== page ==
Why others Palin comparison 

Your Turn

Not much can get me out of bed at 6:30 in the morning. Despite the best of intentions, not even a shot at seeing Sarah Palin in the flesh.

So, instead of lining up outside Borders on Tuesday morning, I did the next best thing: I listened to KVOR-AM 740, the conservative talk radio station. Richard Randall was interviewing Palin supporters who had braved the weather to obtain a much-coveted wristband for that evening's book signing.

I was entertained by such sound-bite gems as, "Sometimes doing the right thing is the best thing" (sometimes?) and, "She believes in freedom!" (because, you know, apparently other politicians are anti-freedom).

Luckily, lack of said wristband did not make my night any less rewarding. And listening to KVOR proved solid preparation for a different slice of Colorado Springs life. Roughly 800 fans descended upon Chapel Hills Mall to see the person many expect to be the Republican presidential frontrunner in 2012. And while most I talked to had not yet read her 400-page rumination on "real American values," they were able to regurgitate many of its themes, mostly in their surprisingly similar reasons for supporting her:

"She's real. ... She's honest. ... She's down-to-earth. ... She's a normal person. ... She's not a typical politician. ... She stands up for what she believes in."

For some odd reason, my tape recorder seemed to have a mind-erasing effect on many of those people.

Me: What policy issues do you agree with Palin on?

Palin supporter 1: Pro-life. There was another one that I was really, really attracted to, but I can't remember now.

Palin supporter 2: I think she ... has a lot of good ideas and I respect her.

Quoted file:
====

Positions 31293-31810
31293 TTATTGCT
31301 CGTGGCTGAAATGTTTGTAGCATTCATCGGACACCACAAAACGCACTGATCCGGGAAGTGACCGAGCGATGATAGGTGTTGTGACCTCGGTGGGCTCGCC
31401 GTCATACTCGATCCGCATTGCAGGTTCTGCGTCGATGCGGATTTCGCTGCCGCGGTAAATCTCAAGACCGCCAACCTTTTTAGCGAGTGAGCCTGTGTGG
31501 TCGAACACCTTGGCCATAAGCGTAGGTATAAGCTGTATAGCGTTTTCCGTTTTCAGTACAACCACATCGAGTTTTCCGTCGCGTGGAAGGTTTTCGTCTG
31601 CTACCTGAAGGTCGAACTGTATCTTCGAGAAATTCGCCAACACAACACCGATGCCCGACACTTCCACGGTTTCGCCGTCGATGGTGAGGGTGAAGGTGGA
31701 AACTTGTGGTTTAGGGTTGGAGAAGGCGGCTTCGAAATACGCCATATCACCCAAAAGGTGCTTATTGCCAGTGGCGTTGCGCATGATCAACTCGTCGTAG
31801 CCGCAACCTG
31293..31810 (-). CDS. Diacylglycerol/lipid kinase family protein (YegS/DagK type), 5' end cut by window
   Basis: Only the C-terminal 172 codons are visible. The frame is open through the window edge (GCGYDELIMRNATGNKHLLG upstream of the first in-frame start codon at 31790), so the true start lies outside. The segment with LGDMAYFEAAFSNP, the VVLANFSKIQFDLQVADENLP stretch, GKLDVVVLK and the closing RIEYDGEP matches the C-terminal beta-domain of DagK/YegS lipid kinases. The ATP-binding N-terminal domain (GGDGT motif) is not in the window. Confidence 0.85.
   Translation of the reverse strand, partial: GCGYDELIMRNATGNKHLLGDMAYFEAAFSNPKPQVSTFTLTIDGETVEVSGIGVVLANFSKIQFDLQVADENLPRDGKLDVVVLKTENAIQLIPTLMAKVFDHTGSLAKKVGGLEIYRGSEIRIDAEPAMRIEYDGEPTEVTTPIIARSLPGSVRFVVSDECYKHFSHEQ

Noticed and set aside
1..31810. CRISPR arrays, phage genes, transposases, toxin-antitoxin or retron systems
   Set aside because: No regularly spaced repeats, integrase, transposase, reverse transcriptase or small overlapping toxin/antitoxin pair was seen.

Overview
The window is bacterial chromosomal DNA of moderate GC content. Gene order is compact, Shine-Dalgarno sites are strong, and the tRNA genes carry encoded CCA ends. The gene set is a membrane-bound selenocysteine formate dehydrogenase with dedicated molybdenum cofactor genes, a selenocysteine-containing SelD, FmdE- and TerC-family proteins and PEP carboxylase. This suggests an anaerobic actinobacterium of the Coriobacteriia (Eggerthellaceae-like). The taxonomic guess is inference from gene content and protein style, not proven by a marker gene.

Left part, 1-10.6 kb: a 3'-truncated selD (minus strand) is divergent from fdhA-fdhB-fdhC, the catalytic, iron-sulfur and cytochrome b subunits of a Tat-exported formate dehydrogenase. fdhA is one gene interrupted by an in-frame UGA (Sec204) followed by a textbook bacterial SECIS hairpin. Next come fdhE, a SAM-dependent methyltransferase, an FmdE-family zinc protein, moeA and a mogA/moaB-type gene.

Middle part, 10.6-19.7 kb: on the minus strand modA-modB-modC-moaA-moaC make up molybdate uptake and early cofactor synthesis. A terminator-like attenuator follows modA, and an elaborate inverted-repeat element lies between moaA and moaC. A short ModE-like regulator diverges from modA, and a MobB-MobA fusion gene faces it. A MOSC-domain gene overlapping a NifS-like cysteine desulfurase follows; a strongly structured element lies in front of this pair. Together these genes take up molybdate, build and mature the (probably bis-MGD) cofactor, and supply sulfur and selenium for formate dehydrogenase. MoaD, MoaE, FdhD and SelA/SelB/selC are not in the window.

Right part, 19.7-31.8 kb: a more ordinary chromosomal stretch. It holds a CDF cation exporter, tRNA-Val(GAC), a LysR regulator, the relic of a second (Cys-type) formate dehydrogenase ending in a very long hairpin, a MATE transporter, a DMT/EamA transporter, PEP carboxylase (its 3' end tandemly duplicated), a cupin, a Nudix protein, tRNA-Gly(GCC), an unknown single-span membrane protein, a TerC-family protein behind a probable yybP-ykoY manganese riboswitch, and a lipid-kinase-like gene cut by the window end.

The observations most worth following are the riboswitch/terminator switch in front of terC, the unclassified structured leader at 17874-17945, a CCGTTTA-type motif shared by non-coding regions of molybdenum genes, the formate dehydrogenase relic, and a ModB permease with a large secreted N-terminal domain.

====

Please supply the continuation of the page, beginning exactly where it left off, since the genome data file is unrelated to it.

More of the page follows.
Me: What are some of the ideas she has that you like?

Palin supporter 2: Umm ... my mind just went blank. I'm sorry, why don't you let them answer that.

Palin supporter 3: She likes to go against her own party line.

Me: When has she gone against her party line?

Palin supporter 3: When she was governor of Alaska she went against the GOP. I can't remember what it was for, but I remember reading about it.

Some supporters did articulate reasons for supporting the former VP candidate: Jennifer Cowley talked about Palin taking on "Big Oil" in Alaska; Adam Scarborough mentioned her executive experience as mayor and governor; Mary Marks liked her "drill, baby, drill" mentality.

For the most part, however, those folks were outnumbered.

Unfortunately (or fortunately, depending on which side of the aisle you sit on), this doesn't matter. The great thing about democracy is that everyone gets a vote, regardless of knowledge or engagement, and Palin has re-energized a party that just a year ago was pronounced dead in the water.

Her simple, straightforward tome is a modern-day Conscience of a Conservative. She makes a solid case for the importance of local politics and her experience. She has a simple, blunt way of saying things (see: "do-it-yourselfers" and "kick-butt, tell-it-like-it-is soccer moms") that has wide appeal. She weaves in personal images of trucking her daughter Willow around to city council meetings, nursing Piper during radio spots, eating Caribou lasagna, and changing Trig's diaper before the biggest speech of her life.

She is vulnerable and authentic when owning up to certain mistakes along the road, like supporting another candidate for Wasilla's City Council over her mother-in-law and criticizing Hillary Clinton for "whining."

Perhaps most importantly for her 2012 prospects, she delicately distances herself from John McCain by making a scapegoat out of his nebulous, impersonal "campaign headquarters." But no insults toward McCain.

Sharp. Savvy. Dangerous? Maybe.

One thing I know for sure: I came home with an autographed Christmas present my mom will love. Hopefully she won't mind the snarky comments scribbled in the margins.

Kristin Lynch is a local writer and Indy contributor. Visit her Web site, springstoaster.com, for local gay news and podcasts.


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